Law enforcement community mourns loss of Greg Yancey
Lights flashed and sirens blasted in the front yard of Deputy Chief Greg Yancey’s residence late in the afternoon Jan. 12 as the officer spent his final hours surrounded by his family and brothers and sisters in blue.
Just prior, a procession of first responder vehicles lined up at Grace Fellowship Christian Church just down the road from Yancey’s home. The law enforcement community from multiple counties had gathered with Yancey’s team from Covenant Care Hospice.
“He will enjoy the parade through his window,” said Covenant Care Hospice Social Worker Jimmy King. “He will be able to hear the sirens and feel the connection with his brothers and sisters.”
King said when patients are admitted to Covenant Care Hospice, they are offered an opportunity through Covenant’s My Wish initiative to create special memories. Due to Yancey’s rapid decline, his family felt a parade of lights and sirens would be the perfect way to recognize and honor a man who spent 33 years in law enforcement.
“He was very much a lover of law enforcement,” King said. “He actually went with us on home visits to make sure we were safe.”
Yancey was admitted to Covenant’s care after multiple setbacks with his health. Yancey experienced heart failure this past May and had quadruple bypass surgery in the summer. At the same time, a tumor on his spine was quickly metastasizing into stage 4 cancer.
On this afternoon, Yancey was not very alert as he was surrounded by loved ones but his hospice team said he was still responsive at times, especially to the sound of a police scanner. Within hours of the final farewell of a lights and sirens parade through his yard, Yancey passed.
Yancey started in law enforcement in 1990 with Holmes County as a deputy and jailer, then worked in Bay County from 2009 to 2012, until he joined Bonifay Police Department.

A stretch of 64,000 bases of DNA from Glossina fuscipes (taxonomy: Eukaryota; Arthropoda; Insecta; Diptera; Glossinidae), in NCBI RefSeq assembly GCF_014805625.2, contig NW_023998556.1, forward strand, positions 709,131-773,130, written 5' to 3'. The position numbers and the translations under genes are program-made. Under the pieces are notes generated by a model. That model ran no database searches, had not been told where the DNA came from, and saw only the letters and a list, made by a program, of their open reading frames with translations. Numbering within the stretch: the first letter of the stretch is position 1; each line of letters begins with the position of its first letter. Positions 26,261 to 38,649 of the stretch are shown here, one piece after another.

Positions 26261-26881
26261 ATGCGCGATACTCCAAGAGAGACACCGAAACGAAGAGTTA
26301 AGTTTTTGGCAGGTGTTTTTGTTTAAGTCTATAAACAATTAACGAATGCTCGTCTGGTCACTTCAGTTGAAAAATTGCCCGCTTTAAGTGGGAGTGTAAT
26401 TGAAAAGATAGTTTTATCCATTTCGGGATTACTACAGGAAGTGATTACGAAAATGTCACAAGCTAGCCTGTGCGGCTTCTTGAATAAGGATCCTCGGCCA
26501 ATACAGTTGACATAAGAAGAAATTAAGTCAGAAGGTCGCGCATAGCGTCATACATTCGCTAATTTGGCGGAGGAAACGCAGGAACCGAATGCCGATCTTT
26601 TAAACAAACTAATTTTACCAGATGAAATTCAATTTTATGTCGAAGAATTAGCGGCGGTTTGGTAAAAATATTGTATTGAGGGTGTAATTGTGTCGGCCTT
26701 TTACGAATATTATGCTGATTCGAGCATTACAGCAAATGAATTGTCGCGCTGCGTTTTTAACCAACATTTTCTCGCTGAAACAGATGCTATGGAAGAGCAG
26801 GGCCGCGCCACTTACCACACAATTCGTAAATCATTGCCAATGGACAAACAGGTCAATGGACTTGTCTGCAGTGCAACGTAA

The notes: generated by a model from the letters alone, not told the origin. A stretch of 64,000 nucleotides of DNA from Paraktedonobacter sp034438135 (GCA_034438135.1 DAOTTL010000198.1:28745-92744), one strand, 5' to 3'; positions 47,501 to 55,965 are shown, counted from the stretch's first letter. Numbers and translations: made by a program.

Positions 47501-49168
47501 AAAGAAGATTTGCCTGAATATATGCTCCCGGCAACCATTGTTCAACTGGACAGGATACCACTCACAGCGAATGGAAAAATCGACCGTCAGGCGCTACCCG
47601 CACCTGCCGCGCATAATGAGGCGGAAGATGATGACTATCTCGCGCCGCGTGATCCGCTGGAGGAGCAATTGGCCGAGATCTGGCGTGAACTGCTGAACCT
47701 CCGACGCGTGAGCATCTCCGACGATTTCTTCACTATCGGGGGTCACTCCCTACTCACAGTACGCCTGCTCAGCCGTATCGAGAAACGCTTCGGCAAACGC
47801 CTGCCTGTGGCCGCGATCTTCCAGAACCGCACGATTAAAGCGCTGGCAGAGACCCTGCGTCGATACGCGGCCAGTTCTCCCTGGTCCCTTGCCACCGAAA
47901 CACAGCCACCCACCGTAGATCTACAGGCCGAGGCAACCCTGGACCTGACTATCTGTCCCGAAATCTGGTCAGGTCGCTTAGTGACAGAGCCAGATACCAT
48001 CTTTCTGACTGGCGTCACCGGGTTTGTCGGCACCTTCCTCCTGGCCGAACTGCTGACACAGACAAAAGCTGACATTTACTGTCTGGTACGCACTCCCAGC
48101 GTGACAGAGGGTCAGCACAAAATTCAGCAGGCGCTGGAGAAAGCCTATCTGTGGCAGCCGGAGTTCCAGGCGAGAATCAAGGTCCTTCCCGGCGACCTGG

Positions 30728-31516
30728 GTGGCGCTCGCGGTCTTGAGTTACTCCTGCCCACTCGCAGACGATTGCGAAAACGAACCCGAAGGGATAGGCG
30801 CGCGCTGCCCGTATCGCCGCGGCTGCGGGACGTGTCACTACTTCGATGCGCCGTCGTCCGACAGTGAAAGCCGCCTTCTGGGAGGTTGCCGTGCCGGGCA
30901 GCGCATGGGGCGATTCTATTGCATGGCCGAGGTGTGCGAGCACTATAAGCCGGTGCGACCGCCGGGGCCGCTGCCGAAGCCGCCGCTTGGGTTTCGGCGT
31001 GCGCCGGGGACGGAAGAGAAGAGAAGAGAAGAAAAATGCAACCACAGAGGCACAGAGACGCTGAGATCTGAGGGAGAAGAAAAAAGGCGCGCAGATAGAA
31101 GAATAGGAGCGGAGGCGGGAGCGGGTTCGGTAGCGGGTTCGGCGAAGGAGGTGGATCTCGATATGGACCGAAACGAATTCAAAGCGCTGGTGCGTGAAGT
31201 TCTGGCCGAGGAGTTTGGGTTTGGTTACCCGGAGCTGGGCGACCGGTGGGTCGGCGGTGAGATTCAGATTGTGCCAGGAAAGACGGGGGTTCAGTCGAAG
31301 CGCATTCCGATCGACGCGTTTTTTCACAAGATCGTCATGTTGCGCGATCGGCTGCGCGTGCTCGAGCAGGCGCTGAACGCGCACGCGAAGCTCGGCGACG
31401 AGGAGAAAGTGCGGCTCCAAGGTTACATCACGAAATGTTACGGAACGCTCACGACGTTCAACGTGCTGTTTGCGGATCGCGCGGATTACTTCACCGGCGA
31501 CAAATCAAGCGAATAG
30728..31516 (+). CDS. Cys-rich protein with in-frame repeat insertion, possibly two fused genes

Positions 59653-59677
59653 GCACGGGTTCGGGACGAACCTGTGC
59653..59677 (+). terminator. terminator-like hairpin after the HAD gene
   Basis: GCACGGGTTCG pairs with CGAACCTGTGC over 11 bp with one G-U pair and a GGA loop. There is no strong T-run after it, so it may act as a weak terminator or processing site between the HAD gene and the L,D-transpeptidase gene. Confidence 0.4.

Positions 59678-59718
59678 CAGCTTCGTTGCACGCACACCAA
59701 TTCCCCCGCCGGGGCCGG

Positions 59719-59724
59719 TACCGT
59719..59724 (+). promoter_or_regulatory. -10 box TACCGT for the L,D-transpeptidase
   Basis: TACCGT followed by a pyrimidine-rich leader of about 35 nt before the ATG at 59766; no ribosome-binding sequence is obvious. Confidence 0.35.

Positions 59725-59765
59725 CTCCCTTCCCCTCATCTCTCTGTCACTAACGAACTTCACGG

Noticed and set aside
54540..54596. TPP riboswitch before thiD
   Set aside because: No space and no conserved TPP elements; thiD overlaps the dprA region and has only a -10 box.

Greg Yancey packed a lot into 52 years of life. He spent 29 years married to the love of his life, Cindy Yancey. They shared a large family of four children – Jillian Hobson, Courtney Mitchem, Scotty Sheridan and Emily Bragdon – and nine grandchildren.
Yancey’s career had a way of defining his family’s life.
“For several years, I wanted the scanner in my house when he wasn’t here so that I could hear him and see that he was okay,” Cindy said.
Cindy recalls many close calls for her husband while on duty over the years. Yancey was second to respond when Deputy Chief Lonnie Lindsey was gunned down by assailants who had just robbed a liquor store in 1996.
Yancey’s daughters said they banded together while growing up because friends would sometimes shy away because their father was a cop. They remember getting stares as they were dropped off at school in a cruiser.
When he wasn’t on duty, Yancey loved to camp and fish and spend time with his grandchildren.
Yancey’s colleagues and family describe him as a very warm and straight forward guy who got along with everyone. At home and on duty, his presence had a way of making people listen up and straighten up.
“His words hold value and meaning. It didn’t matter if you wanted to listen or not,” said daughter Emily Bragdon. “It was always with good-hearted intentions. He was a good daddy. He always knew what to say and when to say it.”
For more information about Covenant Hospice services, call 850-482-8520.